Here is my tips on how I set the nodal point 100% correctly on the Sigma 8mm on a Agnos MrotatorTCPS panohead.
From early 2005:
I have a method that works quite well it entails some thought but works 100% everytime.
Now this is my method worked out by me and is suited to the MrotatorT series rotators using a Sigma 8mm fisheye.
See if you can follow me as I haven't as yet built the web page or taken any photo's of this method.
- Turn your MrotatorT upside down and using a scribe or sharp blade run around the plate (with the bubble level) and mark it so when you remove the bubble level plate from the actual rotator base (3 hex/Allen screws) when upside down you will see a complete perfect circle.
- Now what I did was find the centre of this circle with some vernier callipers and two X scribe marks. "Dead centre of the circle"
- Using a centre punch being extremely careful mark for accurate hole drilling. then drill a small hole (about the size or smaller then the three hex bolt holes).
- Now, put it all back together we now know "exactly" where centre really is! This is the centre line of the tripod and where the nodal point "must" line up too in both X and Y coordinates.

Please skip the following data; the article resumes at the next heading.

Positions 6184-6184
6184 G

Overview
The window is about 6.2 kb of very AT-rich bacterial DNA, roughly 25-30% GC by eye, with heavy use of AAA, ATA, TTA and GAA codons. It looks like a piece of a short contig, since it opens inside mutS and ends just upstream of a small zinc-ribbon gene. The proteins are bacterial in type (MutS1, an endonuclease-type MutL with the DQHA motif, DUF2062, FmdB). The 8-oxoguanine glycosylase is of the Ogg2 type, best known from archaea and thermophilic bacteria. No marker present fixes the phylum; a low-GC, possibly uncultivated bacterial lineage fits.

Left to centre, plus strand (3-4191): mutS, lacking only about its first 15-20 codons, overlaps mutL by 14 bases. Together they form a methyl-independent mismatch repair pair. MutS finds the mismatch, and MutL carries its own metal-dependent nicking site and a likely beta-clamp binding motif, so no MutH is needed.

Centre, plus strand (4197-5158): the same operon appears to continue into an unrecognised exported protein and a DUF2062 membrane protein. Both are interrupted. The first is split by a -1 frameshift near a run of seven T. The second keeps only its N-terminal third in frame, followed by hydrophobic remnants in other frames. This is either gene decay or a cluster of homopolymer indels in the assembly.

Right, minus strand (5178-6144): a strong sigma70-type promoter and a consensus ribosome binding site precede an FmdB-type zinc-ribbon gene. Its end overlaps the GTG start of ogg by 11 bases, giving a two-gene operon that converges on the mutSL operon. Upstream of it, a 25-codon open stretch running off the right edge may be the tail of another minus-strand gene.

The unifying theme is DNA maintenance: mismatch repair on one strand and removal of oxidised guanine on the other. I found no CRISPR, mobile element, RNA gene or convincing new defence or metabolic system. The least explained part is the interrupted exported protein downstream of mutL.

- Still with me? Easy... OK now I used a length of 20lb 0.45mm fishing line and made a nice circle loop around the Sigma 8mm Fisheye lens with only "minimum" amount of slack (bugger all). When you fit the fishing line to the lens you will be amazed to see that the "Gold Ring" (the commonly know position of the nodal point) has a slight "detent" and the fishing line fits "beautifully" within the detent groove.
- Now we need a "Plumb Bob" I used a 150gram steel bugger. Now your getting the picture aren't you? BUT WAIT! You need to attach it in a special way to your fishing line loop you made earlier. It "MUST" be attached with it's "own" loop of fishing line. These "TWO" separate loops are very important as they operate independent of each other and must have minimum friction.
- Now that done, you set the tripod up on "perfectly level" flooring and make your adjustments to the X and Y of the camera fitted to the MrotatorT until the "Plumb Bob" points exactly to the centre of the hole you drilled in the MrotatorT bubble level plate. Once you have achieved this I will tell you that you are as close as possible to the nodal point as you will ever get using a Sigma 8mm Fisheye Lens. Remembering that the nodal point is "NOT" in a fixed location inside a fisheye lens when being rotated. But the nodal movement is minimal.
I have since thought of some improvements to this system I worked out but I will save them for the day I publish my web page. The reason I have not added these improvements to my own set up is because once I set mine I have been happily shooting panoramas and didn't see the point in upsetting a perfectly good nodal point position only to help others and cause myself the extra work.
I don't offer a 100% guarantee. But for me it has been the "Most" successful, least "Painful" nodal point set up I have ever done! No need for numbers or taking a thousand photo's and stitching and checking etc.